Posted // 2011-05-15 -
you be a rising musician or an artist looking to promote or a
filmmaker in need of a poster, everyone in entertainment needs help
with their look. Every day in Utah there's a new project starting
somewhere, and when the realization of that project becomes reality,
those behind the creation sometimes need a little help. Which is
where the duo we're talking with today come into play.
Frankie started out as a way for the couple of Andrew Shaw and Mary
Toscano to promote their own artwork, music and other various
projects by utilizing each other's talents. But shortly after their
works got local exposure, their talents became a must have and the
duo started getting requests from bands and other organizations,
making them one of the biggest secret weapons for many to get their
work noticed. Today we chat with the two about forming Hankie Frankie
and the process behind their work, plus thoughts on a couple other
Hey Mary and Andrew. First thing, tell us a bit about
I grew up in Salt Lake City. I received a BFA from the University of
Utah, where I now work at the Book Arts Program. I make drawings,
prints, paper sculptures, and collaborative works with Cara
I grew up in Lincoln, Nebraska, and moved to Salt Lake City after
getting my undergrad degree at the University of Nebraska. Go Big
Red! I work in the Communications department at the Salt Lake City
Public Library and spend a lot of my free time working on music and
How did the two of you first meet and end up becoming friends and
We met at a backyard barbecue party of a friend. The next night, we
had our first date -- the rodeo at the Utah State Fair, a perfect
soil from which the flowers of love grow. We've been married for
two-and-a-half years and love living, working, and playing in
downtown Salt Lake City.
I was going to say we were never friends. We went straight from "Hi,
nice to meet you!" to dating. But that's splitting
What is it like for you both being creative minds working on your
own projects and seeing each other's work?
Mary has introduced me to the world of art in ways I was never
exposed in the past. She's helped me think about my music and other
work more critically and to infuse it with stronger conceptual
foundations than I did in the past. Being together with someone who
is always working and thinking creatively, and sharing a studio and
life with someone who is so talented, is constantly inspiring. We're
both creative in different mediums, so our thoughts and minds
influence what each other does without fostering competition or
creating derivative works from each other.
Andrew and I rarely work in the studio together, but because our
space is so small we are always surrounded by each other's work. I
can tell when Andrew has been puttering about in the studio, and it
motivates me to work, too. Its funny because when I work I'm really
quiet and am pretty much stationed at my drawing board, but my work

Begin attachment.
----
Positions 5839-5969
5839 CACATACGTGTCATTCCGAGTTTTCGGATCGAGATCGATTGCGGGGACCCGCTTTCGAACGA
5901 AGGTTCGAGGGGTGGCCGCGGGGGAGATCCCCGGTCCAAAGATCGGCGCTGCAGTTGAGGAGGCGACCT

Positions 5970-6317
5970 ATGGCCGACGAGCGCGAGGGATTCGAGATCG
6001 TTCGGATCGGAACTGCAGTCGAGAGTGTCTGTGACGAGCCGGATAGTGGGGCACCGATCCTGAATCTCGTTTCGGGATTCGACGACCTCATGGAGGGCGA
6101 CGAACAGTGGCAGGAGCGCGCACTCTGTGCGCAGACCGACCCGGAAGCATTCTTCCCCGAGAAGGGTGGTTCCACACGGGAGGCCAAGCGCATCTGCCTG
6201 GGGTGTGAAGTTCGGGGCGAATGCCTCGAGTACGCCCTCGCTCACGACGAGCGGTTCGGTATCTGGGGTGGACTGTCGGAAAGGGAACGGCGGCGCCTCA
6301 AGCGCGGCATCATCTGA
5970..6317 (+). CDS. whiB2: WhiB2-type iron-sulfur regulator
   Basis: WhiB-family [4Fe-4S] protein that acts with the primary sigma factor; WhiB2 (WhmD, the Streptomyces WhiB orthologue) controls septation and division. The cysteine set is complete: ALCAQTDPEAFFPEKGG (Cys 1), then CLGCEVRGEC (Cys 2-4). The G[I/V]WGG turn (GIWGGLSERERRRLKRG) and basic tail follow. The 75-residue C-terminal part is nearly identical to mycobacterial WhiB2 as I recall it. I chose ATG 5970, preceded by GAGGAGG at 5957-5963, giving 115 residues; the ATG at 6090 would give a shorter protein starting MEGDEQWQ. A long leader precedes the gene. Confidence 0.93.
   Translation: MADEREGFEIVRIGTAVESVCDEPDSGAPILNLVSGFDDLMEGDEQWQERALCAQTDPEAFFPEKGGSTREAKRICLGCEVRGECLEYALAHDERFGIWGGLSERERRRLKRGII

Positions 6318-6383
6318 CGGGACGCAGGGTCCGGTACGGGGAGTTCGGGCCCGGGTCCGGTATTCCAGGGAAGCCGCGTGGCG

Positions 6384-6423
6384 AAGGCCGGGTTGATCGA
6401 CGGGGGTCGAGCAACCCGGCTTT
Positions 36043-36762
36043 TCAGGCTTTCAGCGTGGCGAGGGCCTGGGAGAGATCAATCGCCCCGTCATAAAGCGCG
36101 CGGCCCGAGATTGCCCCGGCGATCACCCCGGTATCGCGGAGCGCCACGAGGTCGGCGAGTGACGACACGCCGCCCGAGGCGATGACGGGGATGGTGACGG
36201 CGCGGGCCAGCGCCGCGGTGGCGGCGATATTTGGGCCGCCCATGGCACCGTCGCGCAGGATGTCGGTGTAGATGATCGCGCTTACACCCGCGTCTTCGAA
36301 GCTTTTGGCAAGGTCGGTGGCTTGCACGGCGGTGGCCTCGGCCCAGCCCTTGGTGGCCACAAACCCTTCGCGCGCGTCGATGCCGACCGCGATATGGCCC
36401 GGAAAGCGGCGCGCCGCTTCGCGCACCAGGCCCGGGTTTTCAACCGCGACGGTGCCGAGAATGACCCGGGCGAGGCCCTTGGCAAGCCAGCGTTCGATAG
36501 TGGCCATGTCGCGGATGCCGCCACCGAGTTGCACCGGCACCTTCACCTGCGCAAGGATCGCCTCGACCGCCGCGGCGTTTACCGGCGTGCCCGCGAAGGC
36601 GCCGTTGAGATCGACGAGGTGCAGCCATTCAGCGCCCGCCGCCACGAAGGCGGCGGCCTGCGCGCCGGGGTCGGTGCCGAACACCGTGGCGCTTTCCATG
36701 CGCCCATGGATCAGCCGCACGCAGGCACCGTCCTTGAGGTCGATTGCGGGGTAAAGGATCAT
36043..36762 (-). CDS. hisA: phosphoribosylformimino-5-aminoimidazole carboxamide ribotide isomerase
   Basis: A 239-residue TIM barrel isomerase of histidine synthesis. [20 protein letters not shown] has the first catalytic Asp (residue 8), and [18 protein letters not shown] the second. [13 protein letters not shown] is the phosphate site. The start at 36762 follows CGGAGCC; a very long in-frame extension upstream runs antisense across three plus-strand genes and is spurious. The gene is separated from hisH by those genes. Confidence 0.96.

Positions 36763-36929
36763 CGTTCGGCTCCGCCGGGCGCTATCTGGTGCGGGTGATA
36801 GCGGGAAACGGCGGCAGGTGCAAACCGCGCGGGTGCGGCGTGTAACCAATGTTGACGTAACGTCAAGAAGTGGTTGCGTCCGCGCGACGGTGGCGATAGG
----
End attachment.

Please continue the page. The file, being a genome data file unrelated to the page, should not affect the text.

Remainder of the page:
takes up SO much space. Whereas, Andrew's work area is kind of
cramped in a corner of the studio, but his sound art fills up the
entire house, vibrating the floors. It's incredible.
Where did the concept of Hankie Frankie come from? And where did you
get the name for it?
Hankie Frankie started as simply a place for our various work
(music, art, design) to live. But as our commercial work has
expanded, we've decided to focus the "Hankie Frankie" brand
on the commercial work (music production, graphic design, art
production for commercial purposes) and to separate our individual
artistic pursuits (my personal artwork, Andrew's personal music
projects) away from Hankie Frankie. So Hf is becoming the commercial
side of our work. Hankie Frankie gets its name from a conversation we
had about baby names we like. Since we don't have children, our
projects get a lot of our attention and care and are our "babies." We also think it's funny that it sounds like "hanky
So what is the difference between "Hankie Frankie projects"
and your "individual artistic pursuits"?
This is really the difference between "design" and "art."
In design, we are presented with a problem or project and asked to
come up with a solution that clearly communicates an answer or
elicits intentional emotional/psychological responses. For example,
business cards we designed for a law office were designed to
represent the lawyers as professional, knowledgeable, and
sophisticated. Art, on the other hand, is intended to elicit
responses that create conversations or make the viewer ask questions
about the work, about a concept, or about the world they live in.
What we do for Hankie Frankie falls firmly on the "design"
end of that spectrum, whereas the music and visual art we create
falls along the "art" side of the spectrum. Pop, folk, and
rock music projects (like The Platte) end up falling somewhere in the
middle -- intending to elicit a more specific response -- whereas
my sonic art and Mary's visual art pursuits intend to be more
vague and engage the listener/viewer to develop their own
perceptions, narratives, and conclusions.
Tell us about some of the Hankie Frankie projects you've worked on?
How do you combine ideas and mesh styles?
We've worked together on album art for local musicians (The
Poorwills, Cathy Foy), design of e-book covers, business cards,
greeting cards, and other design items. Andrew is more of the "music
wing" of Hf, producing last year's recordings by Cathy Foy
(Future Of The Ghost) and Trever Hadley (Band Of Annuals). I've recently picked up book-binding work for local artist Jim
Our personal design aesthetics, keeping in mind that these are
different than our artistic aesthetics, are very similar -- we are
both inspired by the book cover design of the 1960s and 1970s and
historical letterpress printing styles, like the "artistic